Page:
- The Long Con – One of the greatest vulnerabilities for thieves is through your own employees. If not properly versed on phone fraud, your team can let slip vital information that can be used against the whole company.
These are the most common ways for VoIP systems to be attacked. While the extent of damage is greater with these powerful networks, the opportunities for graft are abundant, too. With even a little bit of resistance, criminals are likely to give up quickly on phone fraud.
Suit-Up In Armor
Not as dramatic as gearing up for a joust, but hoisting some protection will go a long way in defense of phone fraud. Taking these steps will prove to be a robust beginning layer of any comprehensive data-security plan for your company.
- Monitor device registration frequencies. Even with many mobile devices being used by your team in the field, you should always have a good idea of how many registries you’d have in total. Wild variations or spikes in that number could indicate that an attempt to breach your network has been made.
- Another way to protect devices on your network is to always make sure that they are behind a firewall.
- Update your billing contact information to the appropriate stakeholders. Often times, IT staff will be the initial employees on technical accounts whereas you may want a controller or AP manager to hold access to them after they’re established.
- Update your system preferences to reflect a minimum amount of access. To combat against malicious auto dialers make sure that calls are routed after a period of time from the menu, otherwise they can cycle indefinitely and charge and crowd your network.
- Establish meaningful access restrictions to the administrator level of your phone network by granting admin authority only to the people who actually need it. Also, educate all employees on what their individual access means and the proper protocol for protecting it.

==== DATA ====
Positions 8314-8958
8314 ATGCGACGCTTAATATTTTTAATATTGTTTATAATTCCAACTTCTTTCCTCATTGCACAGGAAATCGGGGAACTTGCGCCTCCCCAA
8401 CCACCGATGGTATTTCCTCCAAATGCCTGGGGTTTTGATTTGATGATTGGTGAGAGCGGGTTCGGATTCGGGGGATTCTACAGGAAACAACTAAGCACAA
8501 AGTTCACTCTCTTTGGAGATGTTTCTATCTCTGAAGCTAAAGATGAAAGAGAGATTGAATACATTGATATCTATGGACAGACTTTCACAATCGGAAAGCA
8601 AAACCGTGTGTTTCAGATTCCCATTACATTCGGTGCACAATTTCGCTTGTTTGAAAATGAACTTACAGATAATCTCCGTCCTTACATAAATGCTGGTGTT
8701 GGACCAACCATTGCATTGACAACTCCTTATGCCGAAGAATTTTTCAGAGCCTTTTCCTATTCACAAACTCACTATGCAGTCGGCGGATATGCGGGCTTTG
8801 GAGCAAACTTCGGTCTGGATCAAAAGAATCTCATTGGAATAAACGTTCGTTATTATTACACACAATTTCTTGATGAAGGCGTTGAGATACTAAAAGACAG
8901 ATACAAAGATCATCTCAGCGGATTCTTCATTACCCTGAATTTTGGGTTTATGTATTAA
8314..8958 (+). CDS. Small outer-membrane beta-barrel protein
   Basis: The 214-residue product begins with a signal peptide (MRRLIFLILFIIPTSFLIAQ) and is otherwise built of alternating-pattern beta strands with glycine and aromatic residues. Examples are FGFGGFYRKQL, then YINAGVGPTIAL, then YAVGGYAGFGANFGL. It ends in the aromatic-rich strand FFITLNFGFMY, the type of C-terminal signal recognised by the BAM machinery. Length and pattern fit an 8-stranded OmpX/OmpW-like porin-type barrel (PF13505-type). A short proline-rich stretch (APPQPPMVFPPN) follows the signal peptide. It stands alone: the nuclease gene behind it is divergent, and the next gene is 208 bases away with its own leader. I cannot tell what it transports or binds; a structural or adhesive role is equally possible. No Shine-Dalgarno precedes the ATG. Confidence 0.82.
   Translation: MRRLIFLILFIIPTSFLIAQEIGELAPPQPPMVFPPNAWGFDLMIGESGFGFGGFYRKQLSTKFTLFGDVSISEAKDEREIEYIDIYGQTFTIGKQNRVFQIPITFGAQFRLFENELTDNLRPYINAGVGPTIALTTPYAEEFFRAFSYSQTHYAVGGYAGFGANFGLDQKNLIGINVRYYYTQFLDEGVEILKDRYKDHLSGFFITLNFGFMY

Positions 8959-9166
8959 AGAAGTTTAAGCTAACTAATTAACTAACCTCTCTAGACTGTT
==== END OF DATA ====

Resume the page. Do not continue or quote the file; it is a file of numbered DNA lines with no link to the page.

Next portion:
- Make sure to run the latest versions of all the software and firmware your company needs to keep moving. Updates are often ignored when they don’t have noticeable changes. By ignoring updates, you’re potentially missing out on critical patches that can be critical for keeping you protected.
- And finally, the vast majority of hacks begin with poor password strength. Maintaining strong password protection is indispensable.
We’d love to tell you that your network is always going to be safe from phone fraud, but that’s just not responsible thinking. The best way to make sure that you stay safe in the long run is to do what you can in the short-term whenever you employ a new technology. Whether it’s a VoIP phone at your office or a new computer at your desk, begin that relationship with a healthy, thorough process of security protocol and you’ll find that your need for ongoing protection and damage control will likely be much less than if you hadn’t.
If you need any more specifics about this or another unified communications security topic, our data-security experts are always available to help. If you’ve gotten what you need today, make sure to pay it forward and share this with others who could use it.
Stay safe out there and remember to Protect ya Neck from phone fraud!